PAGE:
|ELSI Web Site
ELSI is a software bundle and unified interface for methods that solve or circumvent eigenvalue problems in electronic structure theory – for example, in the self-consistent field cycle of density-functional theory, but also elsewhere. An interface to BSEpack to solve the Bethe-Salpeter Equation is also included.
In essence, ELSI will allow an electronic structure code to run its eigenvalue and/or density matrix solutions through a single interface, leaving the details of handling the different libraries that are actually used to solve the problem to ELSI. Thus, switching between (say) Lapack, ELPA, MAGMA, or an O(N) method becomes much simpler (no more need to write customized interfaces for each of them).
The eigensolvers and density matrix solvers supported in ELSI include:
ELPA: The massively parallel dense eigensolver ELPA facilitates the solution of symmetric or Hermitian eigenproblems on high-performance computers. It features an efficient two-stage tridiagonalization method which is better suited for parallel computing than the conventional one-stage method.
LAPACK: LAPACK provides routines for solving linear systems, least squares problems, eigenvalue problems, and singular value problems. In order to promote high efficiency on present-day computers, LAPACK routines are written to exploit BLAS, particularly level-3 BLAS, as much as possible. In ELSI, the tridiagonalization and the corresponding back-transformation routines in LAPACK are combined with the efficient divide-and-conquer tridiagonal solver in ELPA.
MAGMA: The MAGMA project aims to develop a dense linear algebra framework for heterogeneous architectures consisting of manycore and GPU systems. MAGMA incorporates the latest advances in synchronization-avoiding and communication-avoiding algorithms, and uses a hybridization methodology where algorithms are split into tasks of varying granularity and their execution scheduled over the available hardware components.
libOMM: The orbital minimization method (OMM) bypasses the explicit solution of the Kohn-Sham eigenproblem by efficient iterative algorithms that directly minimize an unconstrained energy functional using a set of auxiliary Wannier functions. The Wannier functions are defined on the occupied subspace of the system, reducing the size of the problem. The density matrix is then obtained directly, without calculating the Kohn-Sham orbitals.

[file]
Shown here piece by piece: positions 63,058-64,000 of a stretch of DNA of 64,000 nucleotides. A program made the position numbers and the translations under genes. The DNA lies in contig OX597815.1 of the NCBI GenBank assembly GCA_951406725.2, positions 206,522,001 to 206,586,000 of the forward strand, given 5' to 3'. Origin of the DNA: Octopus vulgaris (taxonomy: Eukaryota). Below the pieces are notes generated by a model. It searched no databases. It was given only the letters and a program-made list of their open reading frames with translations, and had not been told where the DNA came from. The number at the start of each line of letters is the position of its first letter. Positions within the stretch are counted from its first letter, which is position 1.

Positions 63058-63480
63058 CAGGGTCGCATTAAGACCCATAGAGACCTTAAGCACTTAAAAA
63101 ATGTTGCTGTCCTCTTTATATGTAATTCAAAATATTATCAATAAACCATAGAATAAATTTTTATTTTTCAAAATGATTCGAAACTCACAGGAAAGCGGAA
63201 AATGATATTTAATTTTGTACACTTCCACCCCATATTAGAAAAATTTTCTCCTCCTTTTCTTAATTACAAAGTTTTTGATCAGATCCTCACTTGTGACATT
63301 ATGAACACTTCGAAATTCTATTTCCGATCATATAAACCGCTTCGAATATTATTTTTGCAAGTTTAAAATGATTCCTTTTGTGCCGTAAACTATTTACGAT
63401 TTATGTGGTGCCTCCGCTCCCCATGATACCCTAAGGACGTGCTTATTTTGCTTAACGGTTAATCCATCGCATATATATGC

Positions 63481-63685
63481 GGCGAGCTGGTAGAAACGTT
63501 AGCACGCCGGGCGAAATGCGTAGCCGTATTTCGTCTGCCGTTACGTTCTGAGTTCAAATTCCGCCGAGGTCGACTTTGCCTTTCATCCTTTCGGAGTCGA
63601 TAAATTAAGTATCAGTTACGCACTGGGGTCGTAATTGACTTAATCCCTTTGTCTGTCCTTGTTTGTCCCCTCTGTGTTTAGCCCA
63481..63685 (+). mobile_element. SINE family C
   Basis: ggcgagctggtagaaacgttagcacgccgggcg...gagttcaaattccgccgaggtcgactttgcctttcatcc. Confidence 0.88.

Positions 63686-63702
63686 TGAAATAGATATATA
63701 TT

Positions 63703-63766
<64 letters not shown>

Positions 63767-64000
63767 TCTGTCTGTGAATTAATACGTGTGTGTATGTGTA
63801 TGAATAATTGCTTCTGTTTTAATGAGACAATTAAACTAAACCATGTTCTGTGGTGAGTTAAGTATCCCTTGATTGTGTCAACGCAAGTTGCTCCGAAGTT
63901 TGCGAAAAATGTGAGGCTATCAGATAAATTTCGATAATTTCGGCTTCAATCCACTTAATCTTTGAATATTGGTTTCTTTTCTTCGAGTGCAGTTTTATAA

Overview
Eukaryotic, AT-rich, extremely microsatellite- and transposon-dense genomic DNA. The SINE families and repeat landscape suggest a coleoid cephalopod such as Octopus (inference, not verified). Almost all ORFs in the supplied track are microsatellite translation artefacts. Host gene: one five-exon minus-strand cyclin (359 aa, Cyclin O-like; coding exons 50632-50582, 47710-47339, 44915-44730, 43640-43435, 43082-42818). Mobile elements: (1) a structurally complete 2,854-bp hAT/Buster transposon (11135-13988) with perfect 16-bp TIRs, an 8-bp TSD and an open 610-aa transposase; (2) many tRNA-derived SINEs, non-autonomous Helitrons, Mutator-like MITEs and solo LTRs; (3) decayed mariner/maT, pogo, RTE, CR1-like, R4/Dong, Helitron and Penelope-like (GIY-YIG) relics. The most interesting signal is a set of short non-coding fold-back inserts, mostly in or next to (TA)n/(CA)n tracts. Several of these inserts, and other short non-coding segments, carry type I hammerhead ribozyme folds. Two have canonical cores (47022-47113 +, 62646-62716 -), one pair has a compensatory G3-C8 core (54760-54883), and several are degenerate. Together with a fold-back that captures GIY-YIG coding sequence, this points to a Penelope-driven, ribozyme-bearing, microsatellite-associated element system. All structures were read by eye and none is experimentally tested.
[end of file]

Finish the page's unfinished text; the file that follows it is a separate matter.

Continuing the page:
PEXSI: PEXSI is a Fermi operator expansion (FOE) based method which expands the density matrix in terms of a linear combination of a small number of rational functions (pole expansion). Evaluation of these rational functions exploits the sparsity of the Hamiltonian and overlap matrices using selected inversion to enable scaling to 100,000+ of MPI tasks for calculation of the electron density, energy, and forces in electronic structure calculations.
EigenExa: The EigenExa library consists of two massively parallel implementations of direct, dense eigensolver. Its eigen_sx method features an efficient transformation from full to pentadiagonal matrix. Eigenvalues and eigenvectors of the pentadiagonal matrix are directly solved with a divide-and-conquer algorithm. This method is particularly efficient when a large part of the eigenspectrum is of interest.
SLEPc-SIPs: SLEPc-SIPs is a parallel sparse eigensolver for real symmetric generalized eigenvalue problems. It implements a distributed spectrum slicing method and it is currently available through the SLEPc library built on top of the PETSc framework.
NTPoly: NTPoly is a massively parallel library for computing the functions of sparse, symmetric matrices based on polynomial expansions. For sufficiently sparse matrices, most of the matrix functions can be computed in linear time. Distributed memory parallelization is based on a communication avoiding sparse matrix multiplication algorithm. Various density matrix purification algorithms that compute the density matrix as a function of the Hamiltonian matrix are implemented in NTPoly.
BSEPACK: BSEPACK is a parallel ScaLAPACK-style library for solving the Bethe-Salpeter eigenvalue problem on distributed-memory high-performance computers.